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My Friend Juan Carlos

October 19, 2005

I would like you to meet my friend Juan Carlos de León Ventura. An official Guatemalan introduction calls for me to tell you that Juan is 32 years old, that he is Vice-President and Youth Coordinator at Acción Cultural Guatemalteca, that he is married, that he is originally from Cucabaj I and that his native language is K’iche’. Juan Carlos and his wife Maria Cristina have also been my family for the last two years as we have shared our lives and our stories together in a two-story house close to the central market of Santa Cruz del Quiché, Guatemala. It is those stories that bring us closer but also remind me of how different our lives have been. I would like to tell you one of those stories that is part my own words and part my translation of Juan’s words. Here is an excerpt from the life of Juan Carlos…

{mosimage}He sat two steps below me on the ascending staircase that leads from the first floor patio of our home up to the second floor kitchen and bedrooms. These were the only seats left in the house since the actual 11 chairs were filled with a delegation from the United States and Juan Carlos’ wife Maria Cristina (who was getting her hair braided by the youngest member of the group.) Juan began to tell a story that I had heard before, of one of his experiences during the war.

“The time of armed conflict was a time of terror because our situation in life, well, really wasn’t life.”

Juan would speak for about 2 minutes and then turn his head slightly, tilting it upwards but not lifting his eyes towards me, to signal that it was my turn to translate what he had just said. The members of the group all had their different ways of listening to the words that tumbled from his mouth or my subsequent translation. While some looked intently at him or me; others fixed their gaze upon the table, upon the floor, upon something else; others shifted uneasily in their chairs; others closed their eyes.

“We were lucky that my father had been in the army around the time of President Jocobo Arbenz. He knew the strategies used by the army. The internal armed conflict came to my village in August 13, 1982. We had no way to know that they were coming, no way to organize the community. We were in our home when they came, when the army from the base in Santa Cruz del Quiché began a massacre in the villages around Santa Cruz with the excuse of trying to uproot alleged sources of assistance for the guerillas. I was 8 or 9 at the time.”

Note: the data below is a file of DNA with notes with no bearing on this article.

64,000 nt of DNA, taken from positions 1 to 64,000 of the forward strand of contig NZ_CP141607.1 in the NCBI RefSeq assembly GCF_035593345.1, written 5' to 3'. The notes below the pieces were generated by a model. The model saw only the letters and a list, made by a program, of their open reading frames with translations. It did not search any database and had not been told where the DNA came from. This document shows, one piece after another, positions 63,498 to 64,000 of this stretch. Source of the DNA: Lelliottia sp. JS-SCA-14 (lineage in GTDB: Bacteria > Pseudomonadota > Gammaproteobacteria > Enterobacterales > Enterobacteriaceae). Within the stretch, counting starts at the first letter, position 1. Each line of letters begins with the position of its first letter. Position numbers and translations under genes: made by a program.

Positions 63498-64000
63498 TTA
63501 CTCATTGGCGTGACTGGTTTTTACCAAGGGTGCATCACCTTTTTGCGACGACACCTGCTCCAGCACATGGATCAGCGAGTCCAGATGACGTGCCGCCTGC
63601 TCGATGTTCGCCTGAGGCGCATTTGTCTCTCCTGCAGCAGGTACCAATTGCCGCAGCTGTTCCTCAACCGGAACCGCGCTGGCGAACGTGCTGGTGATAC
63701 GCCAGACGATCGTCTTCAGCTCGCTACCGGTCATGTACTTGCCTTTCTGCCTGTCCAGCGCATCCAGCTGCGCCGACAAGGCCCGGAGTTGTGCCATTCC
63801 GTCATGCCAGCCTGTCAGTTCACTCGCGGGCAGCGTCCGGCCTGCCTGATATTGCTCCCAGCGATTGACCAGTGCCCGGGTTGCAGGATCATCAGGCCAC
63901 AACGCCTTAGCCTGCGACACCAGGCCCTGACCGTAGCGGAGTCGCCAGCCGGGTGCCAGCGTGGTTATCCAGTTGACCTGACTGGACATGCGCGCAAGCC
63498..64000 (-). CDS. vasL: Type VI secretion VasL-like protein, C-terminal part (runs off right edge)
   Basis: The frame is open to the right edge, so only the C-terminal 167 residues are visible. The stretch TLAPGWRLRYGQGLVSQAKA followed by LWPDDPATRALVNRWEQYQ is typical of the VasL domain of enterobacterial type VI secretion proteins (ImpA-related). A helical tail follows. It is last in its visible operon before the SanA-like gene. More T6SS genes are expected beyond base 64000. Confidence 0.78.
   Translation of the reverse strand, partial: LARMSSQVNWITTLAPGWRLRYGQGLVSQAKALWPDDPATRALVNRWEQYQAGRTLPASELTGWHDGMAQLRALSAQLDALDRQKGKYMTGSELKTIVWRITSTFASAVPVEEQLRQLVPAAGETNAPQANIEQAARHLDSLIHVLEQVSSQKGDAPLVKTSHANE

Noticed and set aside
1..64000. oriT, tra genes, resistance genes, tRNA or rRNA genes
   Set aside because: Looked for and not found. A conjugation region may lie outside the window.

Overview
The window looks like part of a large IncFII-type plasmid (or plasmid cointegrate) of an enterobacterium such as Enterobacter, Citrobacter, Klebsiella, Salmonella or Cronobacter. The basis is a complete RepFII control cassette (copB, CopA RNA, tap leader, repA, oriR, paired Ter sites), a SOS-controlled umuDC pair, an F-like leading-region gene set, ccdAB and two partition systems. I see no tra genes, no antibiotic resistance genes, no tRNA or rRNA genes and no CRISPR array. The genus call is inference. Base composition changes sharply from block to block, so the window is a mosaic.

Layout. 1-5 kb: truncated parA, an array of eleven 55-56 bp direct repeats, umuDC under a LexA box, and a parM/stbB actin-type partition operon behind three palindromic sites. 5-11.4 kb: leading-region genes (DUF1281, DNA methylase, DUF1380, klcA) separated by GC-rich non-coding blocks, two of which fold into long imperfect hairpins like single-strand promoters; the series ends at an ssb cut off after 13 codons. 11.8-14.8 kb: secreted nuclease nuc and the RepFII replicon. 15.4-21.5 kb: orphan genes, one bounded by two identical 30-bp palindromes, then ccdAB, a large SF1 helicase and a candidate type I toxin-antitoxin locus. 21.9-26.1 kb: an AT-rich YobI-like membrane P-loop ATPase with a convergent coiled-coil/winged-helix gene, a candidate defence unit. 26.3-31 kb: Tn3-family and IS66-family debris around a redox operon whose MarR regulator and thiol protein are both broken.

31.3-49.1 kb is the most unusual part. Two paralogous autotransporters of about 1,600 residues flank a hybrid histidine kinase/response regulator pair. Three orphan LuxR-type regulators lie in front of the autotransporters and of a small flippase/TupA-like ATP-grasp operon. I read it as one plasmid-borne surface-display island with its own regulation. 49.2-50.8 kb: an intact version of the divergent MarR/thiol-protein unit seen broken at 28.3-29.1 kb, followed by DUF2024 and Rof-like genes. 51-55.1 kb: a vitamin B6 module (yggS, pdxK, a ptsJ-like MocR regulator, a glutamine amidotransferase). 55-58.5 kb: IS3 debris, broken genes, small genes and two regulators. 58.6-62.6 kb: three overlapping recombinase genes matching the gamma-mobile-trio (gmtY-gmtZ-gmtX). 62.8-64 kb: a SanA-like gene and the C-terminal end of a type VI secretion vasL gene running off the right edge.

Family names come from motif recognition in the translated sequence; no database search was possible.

By 1982 the “Scorched Earth” campaigns of the army were well on their way. It is my simplified interpretation that this philosophy was based on the idea that destroyed villages and dead people could not provide aid. Numbers vary depending on the source but by 1985 it is estimated that more than 440 villages in Guatemala had been wiped off the map, with more than 50,000 people killed. This number continued to grow as the years passed.

“They killed women, children, and elders...helicopters came, military airplanes arrived...they dropped bombs...”

Juan's movements are animated when he tells this story but it’s his eyes that give him away. His hands are always in motion, moving up and down, back and forth, spinning around with the fingers extended like a sign language interpreter. But behind his eyes is an uncharacteristic rigidness, when usually there is a glow.

It was only about 10 minutes into his story when I reached a point where each time he turned to let me know that he was ready for me to translate I choked up for a second. After that brief moment I would begin to try and capture his words, his feelings, and the weight that came with each piece of the story. You can sense the heaviness that bears down upon his soul and each piece takes a crane to lift it out. For him, that load will never get lighter.